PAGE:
A.C.O.D. is an anomaly of sorts, a comedy jam-packed with screaming, nagging, and chronic discomfort that you nonetheless want to spend more time with than you’re given. The film is willfully messy and disjointed, so as to mirror the chaos within real-life A.C.O.Ds (Adult Children of Divorce).
It’s at its acerbic, spryest best when the characters are at their least likable. Carter (Adam Scott), an anxious thirtysomething restaurateur, has spent his life trying to micromanage his shrill, antagonistic parents (Catherine O’Hara and Richard Jenkins), and the film’s predictable trajectory concerns Carter coming to realize the futility of such a mission and focus on himself.
But the cast transcends the familiar crises. Jenkins and O’Hara imbue even the crudest dialogue (they call the other’s new wife and husband “Cuntessa” and “Fuckface,” respectively) with jazzy, pitch-perfect precision. Jane Lynch, as the unctuous self-help author profiling Carter, has played arrogant New Age airhead roles to death, but is still hilarious all three times she prides herself on her own trite psychobabble (“I just coined a new term!”) Even the sometimes smarmy Scott is convincing as an overworked mensch.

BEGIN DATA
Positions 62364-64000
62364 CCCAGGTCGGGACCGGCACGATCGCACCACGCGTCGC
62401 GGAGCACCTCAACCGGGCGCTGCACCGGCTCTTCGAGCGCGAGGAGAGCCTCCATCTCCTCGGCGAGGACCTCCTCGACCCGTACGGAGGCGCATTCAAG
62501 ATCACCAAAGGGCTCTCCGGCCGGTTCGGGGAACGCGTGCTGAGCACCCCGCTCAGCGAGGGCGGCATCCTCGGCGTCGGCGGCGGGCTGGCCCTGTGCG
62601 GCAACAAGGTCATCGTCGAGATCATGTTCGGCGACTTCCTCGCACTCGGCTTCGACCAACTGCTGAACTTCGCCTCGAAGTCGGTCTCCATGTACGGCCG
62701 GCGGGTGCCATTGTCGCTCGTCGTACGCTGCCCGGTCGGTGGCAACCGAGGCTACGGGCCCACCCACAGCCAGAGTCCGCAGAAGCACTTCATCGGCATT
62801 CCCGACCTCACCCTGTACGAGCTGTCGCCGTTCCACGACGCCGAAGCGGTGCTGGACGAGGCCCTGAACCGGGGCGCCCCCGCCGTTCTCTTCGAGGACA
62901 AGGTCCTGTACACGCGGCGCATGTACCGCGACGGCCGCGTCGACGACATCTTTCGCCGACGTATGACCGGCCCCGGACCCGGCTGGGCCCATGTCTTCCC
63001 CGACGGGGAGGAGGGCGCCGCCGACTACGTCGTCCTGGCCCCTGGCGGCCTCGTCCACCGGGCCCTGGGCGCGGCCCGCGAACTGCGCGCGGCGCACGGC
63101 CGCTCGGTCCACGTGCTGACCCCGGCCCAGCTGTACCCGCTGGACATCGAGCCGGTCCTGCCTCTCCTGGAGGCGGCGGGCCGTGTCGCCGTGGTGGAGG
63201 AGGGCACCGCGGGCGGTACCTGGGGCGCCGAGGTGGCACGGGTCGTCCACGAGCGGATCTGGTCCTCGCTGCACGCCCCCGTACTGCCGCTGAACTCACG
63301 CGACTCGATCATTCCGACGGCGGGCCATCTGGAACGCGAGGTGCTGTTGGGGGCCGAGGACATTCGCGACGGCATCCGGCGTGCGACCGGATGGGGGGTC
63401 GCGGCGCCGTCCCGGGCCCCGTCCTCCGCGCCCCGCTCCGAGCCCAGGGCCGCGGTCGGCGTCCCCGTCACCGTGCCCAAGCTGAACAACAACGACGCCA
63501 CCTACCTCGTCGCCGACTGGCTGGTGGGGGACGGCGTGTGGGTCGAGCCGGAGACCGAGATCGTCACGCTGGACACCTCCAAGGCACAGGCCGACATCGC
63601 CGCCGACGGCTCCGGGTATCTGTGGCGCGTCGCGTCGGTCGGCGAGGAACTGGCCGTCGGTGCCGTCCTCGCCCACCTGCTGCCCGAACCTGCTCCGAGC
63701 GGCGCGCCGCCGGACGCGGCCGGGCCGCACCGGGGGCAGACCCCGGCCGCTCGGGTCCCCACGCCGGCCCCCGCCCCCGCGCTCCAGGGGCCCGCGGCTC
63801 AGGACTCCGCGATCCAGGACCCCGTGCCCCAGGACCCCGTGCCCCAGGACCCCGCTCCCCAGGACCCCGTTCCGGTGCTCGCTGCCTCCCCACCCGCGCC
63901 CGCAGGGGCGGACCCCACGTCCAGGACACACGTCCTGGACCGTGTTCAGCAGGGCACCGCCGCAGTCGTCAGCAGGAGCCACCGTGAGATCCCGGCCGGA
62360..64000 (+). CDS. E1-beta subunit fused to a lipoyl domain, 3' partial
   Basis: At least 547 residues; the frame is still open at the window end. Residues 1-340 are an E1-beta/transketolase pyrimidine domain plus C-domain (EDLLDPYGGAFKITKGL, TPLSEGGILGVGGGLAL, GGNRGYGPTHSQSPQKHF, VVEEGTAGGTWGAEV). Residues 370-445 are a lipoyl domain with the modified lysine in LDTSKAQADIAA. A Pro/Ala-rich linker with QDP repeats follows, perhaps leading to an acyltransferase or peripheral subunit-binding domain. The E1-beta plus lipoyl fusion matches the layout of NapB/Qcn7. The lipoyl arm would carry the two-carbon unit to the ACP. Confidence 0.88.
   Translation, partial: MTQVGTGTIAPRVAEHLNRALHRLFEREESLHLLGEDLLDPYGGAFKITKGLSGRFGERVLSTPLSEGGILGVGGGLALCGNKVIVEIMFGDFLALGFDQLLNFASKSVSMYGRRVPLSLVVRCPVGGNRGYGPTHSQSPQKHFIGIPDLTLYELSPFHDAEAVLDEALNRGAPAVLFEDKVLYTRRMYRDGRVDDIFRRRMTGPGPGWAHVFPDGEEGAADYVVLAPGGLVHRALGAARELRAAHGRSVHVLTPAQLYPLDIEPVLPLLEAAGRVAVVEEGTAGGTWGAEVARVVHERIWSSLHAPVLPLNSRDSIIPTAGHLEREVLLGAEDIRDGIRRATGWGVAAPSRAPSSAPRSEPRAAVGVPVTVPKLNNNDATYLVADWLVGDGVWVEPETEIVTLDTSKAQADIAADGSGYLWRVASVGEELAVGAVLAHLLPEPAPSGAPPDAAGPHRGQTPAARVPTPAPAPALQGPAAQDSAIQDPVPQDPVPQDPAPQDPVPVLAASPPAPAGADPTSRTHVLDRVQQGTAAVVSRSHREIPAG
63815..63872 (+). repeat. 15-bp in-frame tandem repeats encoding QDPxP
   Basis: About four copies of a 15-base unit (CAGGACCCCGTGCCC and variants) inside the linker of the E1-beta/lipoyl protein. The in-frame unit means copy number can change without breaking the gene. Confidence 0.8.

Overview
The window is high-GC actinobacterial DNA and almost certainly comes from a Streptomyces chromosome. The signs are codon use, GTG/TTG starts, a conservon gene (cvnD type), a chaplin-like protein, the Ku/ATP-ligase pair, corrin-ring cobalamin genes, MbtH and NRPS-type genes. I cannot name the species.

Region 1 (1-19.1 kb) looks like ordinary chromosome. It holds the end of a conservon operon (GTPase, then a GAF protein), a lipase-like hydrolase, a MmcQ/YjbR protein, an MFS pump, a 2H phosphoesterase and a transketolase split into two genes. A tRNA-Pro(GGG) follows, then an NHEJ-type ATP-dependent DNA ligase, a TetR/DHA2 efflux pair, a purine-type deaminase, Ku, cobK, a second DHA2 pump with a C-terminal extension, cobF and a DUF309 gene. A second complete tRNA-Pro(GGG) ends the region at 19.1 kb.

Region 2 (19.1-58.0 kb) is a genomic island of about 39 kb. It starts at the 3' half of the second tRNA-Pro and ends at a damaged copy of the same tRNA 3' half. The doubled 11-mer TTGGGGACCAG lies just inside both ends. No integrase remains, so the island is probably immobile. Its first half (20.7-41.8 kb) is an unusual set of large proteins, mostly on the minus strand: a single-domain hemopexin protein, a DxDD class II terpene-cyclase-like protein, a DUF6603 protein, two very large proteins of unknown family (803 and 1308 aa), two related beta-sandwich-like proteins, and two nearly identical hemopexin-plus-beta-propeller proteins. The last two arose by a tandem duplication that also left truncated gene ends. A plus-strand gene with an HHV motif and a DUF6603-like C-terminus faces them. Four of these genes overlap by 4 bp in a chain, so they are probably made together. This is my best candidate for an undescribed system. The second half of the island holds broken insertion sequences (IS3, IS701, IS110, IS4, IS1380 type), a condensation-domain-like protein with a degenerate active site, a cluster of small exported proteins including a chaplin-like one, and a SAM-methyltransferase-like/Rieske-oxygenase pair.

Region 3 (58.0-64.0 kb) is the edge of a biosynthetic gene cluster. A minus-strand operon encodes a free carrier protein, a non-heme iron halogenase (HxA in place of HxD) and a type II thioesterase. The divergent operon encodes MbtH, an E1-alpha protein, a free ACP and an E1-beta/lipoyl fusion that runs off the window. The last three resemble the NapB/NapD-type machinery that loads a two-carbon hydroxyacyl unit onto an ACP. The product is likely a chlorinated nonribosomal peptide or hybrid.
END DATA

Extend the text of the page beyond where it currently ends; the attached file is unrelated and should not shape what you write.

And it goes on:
But A.C.O.D. ultimately suffers from a rare affliction: an overkill of editing. Whole scenes—especially the farcical finale—peter out just at the simmering point, and Jessica Alba (as a fetching, sardonic fellow A.C.O.D.) disappears midway through. Director–co-writer Stuart Zicherman replaces the obligatory outtakes section with clips of crew members discussing their parents’ divorces, but the film’s ending is too pat and fuzzy to warrant this bleak slice of life. Zicherman should have trusted his dark instincts; he did too much micromanaging of his own.
This article from the Village Voice Archive was posted on October 2, 2013